We Went to Shark School With Shark Week's Paul de Gelder
"Don't act like food," Shark Week's Paul de Gelder reminds me cheerfully on a boat in the Bahamas as we prepare to scuba dive in shark-populated waters. No problem, Paul. I'’m psyched to meet the stars of the annual fin-fest (airing July 28–August 4) firsthand, but I don't want to lose any fingers.
As we splash into the 82-degree Atlantic, I mentally rerun de Gelder's pre-dive briefing: "Food" moves fast and erratically, like a fish, or stays on the surface, like a seal. He became a morsel himself 10 years ago. While he was training with the Australian Navy, a bull shark took his right arm and leg. "I was in murky water in a black wet suit looking like an injured seal on the surface," de Gelder says. "My fault."
He is now a shark expert and advocate, dispelling myths about the predators. In Laws of Jaws: Dangerous Waters (July 30, 9/8c), de Gelder gets in the ocean and opens a bag of his own blood (he drew it himself) to show that the scent won't start a feeding frenzy. It's one of five attack scenarios tested in the follow-up to last year's Laws nail-biter.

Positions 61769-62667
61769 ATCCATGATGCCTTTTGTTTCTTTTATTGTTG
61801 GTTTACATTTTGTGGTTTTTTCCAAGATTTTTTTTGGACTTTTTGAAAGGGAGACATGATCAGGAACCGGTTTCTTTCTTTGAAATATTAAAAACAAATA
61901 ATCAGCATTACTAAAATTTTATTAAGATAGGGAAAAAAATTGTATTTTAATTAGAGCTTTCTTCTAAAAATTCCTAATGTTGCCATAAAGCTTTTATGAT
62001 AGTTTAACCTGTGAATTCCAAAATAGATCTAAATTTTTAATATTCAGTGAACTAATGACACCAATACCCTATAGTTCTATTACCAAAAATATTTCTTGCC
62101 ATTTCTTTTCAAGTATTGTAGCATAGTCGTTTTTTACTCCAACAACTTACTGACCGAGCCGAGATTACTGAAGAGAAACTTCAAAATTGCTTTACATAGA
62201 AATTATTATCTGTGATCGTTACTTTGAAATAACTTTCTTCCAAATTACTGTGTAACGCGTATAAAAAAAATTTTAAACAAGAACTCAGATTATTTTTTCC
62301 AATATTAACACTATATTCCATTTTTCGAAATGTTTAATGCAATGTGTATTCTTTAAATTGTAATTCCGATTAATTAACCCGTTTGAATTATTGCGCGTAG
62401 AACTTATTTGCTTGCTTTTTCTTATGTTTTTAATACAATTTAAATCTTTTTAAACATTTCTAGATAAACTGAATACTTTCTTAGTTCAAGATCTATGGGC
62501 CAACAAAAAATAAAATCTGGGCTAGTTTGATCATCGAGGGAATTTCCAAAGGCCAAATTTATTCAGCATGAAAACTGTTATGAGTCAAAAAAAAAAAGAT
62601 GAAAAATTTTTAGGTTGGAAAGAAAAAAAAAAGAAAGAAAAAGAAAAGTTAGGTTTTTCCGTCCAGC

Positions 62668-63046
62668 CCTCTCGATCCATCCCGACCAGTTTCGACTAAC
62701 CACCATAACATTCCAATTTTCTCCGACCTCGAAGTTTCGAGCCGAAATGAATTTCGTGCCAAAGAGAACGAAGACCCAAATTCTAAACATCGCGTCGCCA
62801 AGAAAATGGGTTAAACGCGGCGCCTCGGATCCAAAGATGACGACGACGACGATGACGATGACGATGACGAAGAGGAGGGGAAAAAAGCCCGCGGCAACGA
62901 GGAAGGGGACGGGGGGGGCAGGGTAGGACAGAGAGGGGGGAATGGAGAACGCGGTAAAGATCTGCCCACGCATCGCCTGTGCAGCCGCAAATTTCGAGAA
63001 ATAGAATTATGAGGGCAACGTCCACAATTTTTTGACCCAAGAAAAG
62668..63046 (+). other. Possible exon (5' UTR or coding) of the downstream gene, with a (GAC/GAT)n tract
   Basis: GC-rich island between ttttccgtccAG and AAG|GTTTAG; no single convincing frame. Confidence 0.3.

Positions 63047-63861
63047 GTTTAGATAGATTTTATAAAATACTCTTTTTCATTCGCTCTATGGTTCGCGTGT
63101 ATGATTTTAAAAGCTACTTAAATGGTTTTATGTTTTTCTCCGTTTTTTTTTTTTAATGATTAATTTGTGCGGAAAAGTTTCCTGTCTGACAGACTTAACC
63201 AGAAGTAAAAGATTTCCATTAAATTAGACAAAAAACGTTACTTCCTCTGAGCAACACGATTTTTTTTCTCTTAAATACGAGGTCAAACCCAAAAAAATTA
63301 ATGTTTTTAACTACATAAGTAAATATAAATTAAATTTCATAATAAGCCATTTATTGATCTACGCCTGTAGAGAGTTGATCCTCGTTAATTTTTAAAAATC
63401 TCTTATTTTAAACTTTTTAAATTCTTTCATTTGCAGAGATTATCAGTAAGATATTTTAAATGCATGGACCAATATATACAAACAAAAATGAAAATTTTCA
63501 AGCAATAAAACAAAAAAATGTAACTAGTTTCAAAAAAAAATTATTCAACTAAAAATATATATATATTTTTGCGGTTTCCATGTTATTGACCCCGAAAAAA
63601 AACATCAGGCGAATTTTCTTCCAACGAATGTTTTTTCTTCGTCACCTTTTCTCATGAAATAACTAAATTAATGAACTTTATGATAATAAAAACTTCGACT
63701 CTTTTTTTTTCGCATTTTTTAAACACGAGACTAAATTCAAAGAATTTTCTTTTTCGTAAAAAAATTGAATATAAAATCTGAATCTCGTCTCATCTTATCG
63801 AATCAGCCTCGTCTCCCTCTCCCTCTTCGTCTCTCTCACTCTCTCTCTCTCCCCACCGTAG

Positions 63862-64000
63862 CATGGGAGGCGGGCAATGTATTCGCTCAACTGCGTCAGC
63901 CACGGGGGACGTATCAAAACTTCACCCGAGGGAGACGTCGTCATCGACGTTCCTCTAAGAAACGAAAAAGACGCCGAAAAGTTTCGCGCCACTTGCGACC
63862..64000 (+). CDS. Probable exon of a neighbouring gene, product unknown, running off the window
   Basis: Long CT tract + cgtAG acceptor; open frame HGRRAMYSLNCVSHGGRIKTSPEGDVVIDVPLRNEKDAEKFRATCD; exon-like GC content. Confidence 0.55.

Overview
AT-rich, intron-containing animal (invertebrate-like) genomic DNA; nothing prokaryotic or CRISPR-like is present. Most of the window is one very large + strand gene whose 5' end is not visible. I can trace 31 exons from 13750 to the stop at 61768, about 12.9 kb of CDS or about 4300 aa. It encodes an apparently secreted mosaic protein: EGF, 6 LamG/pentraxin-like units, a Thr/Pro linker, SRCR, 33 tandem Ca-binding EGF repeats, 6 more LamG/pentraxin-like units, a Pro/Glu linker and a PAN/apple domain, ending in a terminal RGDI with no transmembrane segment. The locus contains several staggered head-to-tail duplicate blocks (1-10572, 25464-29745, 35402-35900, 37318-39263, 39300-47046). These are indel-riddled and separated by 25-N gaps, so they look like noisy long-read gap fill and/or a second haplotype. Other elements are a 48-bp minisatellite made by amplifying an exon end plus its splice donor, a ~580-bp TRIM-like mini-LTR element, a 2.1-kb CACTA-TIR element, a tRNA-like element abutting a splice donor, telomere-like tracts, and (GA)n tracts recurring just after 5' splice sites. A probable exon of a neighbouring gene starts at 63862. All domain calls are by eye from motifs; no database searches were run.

TV's longest-running summer event includes over 20 hours of original programming with dramatic battles between predator and prey.
My encounter is 40 feet down, on the ocean floor. A diver with chain mail over his wet suit waves fish chunks from a bait box on a long skewer. Paul and I kneel two yards away as 25 Caribbean reef sharks, some 6 feet long, circle us while they feed. I'm mesmerized by their grace and agility.
Paul takes my hand and helps me pet a smaller nurse shark that feels like sandpaper. These animals are accustomed to humans — unlike the open-ocean silkies that circle de Gelder in another sequel, Sharkwrecked: Crash Landing (July 30, 8/7c). He and former British Royal Marine James Glancy again strand themselves at sea, this time for 44 hours mimicking downed WWII pilots in the South Pacific.
Too soon, Paul and I are back on board, where he confirms my grin isn't unexpected. "Shark Week raises awareness about how magical sharks are," he says before heading off to film Shark Trip: Eat. Prey. Chum. (July 28, 9/8c) with celebrity comedians. "We want people to help save these animals."
Shark Week 2019, July 28–August 4, Discovery Channel